For many years, gangster boss Al Capone ran the city of Chicago and the US local and federal authorities were unable to pin any rap on him – not extortion, not murder, not kidnapping.
Even the infamous “St Valentine’s Day Massacre”, where Capone’s men slaughtered seven members of a rival gang, couldn’t be linked to Capone.
In the end, though, the Feds got their man: they busted Capone for tax evasion, sending him to jail for 11 years in 1931. That has a particular resonance in modern day South Africa, with the news that the SA Revenue Service is investigating a number of prominent ANC officials for dodging tax on the bribes they were paid by Bosasa, the company run by the Watson brothers, which won fists full of government tenders.
Among those in the crosshairs of Sars are said to be Minister Nomvula Mokonyane, former South African Airways chairperson Dudu Myeni (head of the Jacob Zuma Foundation, an organisation also being probed); former prisons boss Linda Mti, ANC MP Vincent Smith, as well as newly sacked NPA prosecutors Nomgcobo Giba and Lawrence Mrwebi.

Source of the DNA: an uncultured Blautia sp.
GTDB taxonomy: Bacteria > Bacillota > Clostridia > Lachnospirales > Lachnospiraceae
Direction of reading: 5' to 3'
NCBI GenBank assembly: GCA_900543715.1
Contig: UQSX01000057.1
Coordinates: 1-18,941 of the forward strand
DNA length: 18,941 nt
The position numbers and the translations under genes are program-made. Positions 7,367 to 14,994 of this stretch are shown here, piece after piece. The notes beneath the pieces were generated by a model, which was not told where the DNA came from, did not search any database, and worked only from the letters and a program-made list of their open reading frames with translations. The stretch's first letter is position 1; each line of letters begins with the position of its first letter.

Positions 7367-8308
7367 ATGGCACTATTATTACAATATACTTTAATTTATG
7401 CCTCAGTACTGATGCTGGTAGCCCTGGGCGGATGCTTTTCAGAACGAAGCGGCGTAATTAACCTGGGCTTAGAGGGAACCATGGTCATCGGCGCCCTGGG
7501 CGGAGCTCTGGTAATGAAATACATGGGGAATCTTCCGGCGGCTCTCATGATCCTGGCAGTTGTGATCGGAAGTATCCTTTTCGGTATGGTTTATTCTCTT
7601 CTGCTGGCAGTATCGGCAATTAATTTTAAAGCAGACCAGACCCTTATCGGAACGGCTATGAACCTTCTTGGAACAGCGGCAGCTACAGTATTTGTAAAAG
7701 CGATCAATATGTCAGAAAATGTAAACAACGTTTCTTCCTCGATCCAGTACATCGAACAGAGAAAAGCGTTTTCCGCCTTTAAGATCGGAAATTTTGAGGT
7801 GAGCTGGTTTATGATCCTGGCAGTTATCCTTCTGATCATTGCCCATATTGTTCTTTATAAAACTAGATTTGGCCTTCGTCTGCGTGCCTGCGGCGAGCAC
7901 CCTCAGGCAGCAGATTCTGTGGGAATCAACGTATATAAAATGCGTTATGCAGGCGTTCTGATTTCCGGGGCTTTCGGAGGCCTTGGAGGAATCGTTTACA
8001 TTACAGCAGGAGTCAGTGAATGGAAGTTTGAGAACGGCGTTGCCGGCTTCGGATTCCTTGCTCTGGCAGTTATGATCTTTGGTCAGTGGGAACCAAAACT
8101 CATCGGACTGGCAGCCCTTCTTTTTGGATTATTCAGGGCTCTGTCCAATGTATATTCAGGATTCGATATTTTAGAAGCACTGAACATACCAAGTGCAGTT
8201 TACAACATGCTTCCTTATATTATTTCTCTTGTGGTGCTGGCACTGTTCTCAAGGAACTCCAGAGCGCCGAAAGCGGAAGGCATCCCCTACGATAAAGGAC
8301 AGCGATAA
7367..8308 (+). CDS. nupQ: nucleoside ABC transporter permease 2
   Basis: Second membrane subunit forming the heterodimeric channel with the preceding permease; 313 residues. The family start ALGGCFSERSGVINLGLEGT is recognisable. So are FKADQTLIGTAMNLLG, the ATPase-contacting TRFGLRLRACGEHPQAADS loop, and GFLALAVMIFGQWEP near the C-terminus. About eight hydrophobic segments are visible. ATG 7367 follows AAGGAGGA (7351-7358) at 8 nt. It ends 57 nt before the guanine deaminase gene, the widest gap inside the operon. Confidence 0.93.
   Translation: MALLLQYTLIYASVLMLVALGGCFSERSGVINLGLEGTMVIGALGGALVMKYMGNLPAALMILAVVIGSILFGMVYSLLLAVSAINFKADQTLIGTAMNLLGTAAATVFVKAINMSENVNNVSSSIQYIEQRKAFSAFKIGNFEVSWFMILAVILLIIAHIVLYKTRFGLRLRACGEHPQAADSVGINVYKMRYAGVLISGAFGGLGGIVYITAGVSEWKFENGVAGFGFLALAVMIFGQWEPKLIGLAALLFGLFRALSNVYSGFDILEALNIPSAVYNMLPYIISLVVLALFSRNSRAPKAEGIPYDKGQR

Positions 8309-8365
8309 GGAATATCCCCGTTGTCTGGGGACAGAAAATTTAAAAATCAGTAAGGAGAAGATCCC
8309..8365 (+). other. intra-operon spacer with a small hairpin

In Capone’s case, the outrageous nature of the St Valentine’s Day Massacre caused an outcry and calls for justice right across society. Yet, nothing happened until the tax laws were used as a weapon.
The ANC’s connected and corrupt cadres – according to the evidence before the Zondo Commission of Inquiry into State Capture, as well as multiple other inquiries and media reports – has caused outrage, and a few jobs have been lost as President Cyril Ramaphosa goes through the motions of being tough on graft… but no one is yet wearing prison orange.
Leaving aside that it is deeply wrong for someone to pay tax on illegal income, especially bribery using taxpayer money, perhaps Sars has the best idea of how to bust gangsters.